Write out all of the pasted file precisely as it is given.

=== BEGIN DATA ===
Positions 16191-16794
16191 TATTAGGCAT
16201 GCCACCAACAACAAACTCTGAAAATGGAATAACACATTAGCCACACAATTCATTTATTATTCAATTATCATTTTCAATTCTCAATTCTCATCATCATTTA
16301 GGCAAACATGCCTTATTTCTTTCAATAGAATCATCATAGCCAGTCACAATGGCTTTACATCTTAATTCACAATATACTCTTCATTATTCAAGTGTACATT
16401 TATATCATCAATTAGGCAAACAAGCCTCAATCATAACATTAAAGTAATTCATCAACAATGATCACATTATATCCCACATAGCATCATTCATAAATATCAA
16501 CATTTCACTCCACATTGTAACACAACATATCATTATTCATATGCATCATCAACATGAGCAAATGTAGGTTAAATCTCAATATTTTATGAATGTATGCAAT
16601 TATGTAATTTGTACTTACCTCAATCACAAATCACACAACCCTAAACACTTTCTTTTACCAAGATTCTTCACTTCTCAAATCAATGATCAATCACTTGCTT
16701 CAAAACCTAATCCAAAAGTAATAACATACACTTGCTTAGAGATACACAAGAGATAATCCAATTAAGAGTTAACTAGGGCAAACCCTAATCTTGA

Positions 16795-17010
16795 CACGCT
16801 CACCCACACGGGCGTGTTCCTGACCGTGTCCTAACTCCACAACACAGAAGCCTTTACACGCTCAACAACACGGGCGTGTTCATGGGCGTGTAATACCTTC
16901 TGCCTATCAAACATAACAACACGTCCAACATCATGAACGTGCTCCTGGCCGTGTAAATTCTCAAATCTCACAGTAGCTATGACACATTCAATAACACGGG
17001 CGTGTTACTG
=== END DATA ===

Positions 16191-16794
16191 TATTAGGCAT
16201 GCCACCAACAACAAACTCTGAAAATGGAATAACACATTAGCCACACAATTCATTTATTATTCAATTATCATTTTCAATTCTCAATTCTCATCATCATTTA
16301 GGCAAACATGCCTTATTTCTTTCAATAGAATCATCATAGCCAGTCACAATGGCTTTACATCTTAATTCACAATATACTCTTCATTATTCAAGTGTACATT
16401 TATATCATCAATTAGGCAAACAAGCCTCAATCATAACATTAAAGTAATTCATCAACAATGATCACATTATATCCCACATAGCATCATTCATAAATATCAA
16501 CATTTCACTCCACATTGTAACACAACATATCATTATTCATATGCATCATCAACATGAGCAAATGTAGGTTAAATCTCAATATTTTATGAATGTATGCAAT
16601 TATGTAATTTGTACTTACCTCAATCACAAATCACACAACCCTAAACACTTTCTTTTACCAAGATTCTTCACTTCTCAAATCAATGATCAATCACTTGCTT
16701 CAAAACCTAATCCAAAAGTAATAACATACACTTGCTTAGAGATACACAAGAGATAATCCAATTAAGAGTTAACTAGGGCAAACCCTAATCTTGA

Positions 16795-17010
16795 CACGCT
16801 CACCCACACGGGCGTGTTCCTGACCGTGTCCTAACTCCACAACACAGAAGCCTTTACACGCTCAACAACACGGGCGTGTTCATGGGCGTGTAATACCTTC
16901 TGCCTATCAAACATAACAACACGTCCAACATCATGAACGTGCTCCTGGCCGTGTAAATTCTCAAATCTCACAGTAGCTATGACACATTCAATAACACGGG
17001 CGTGTTACTG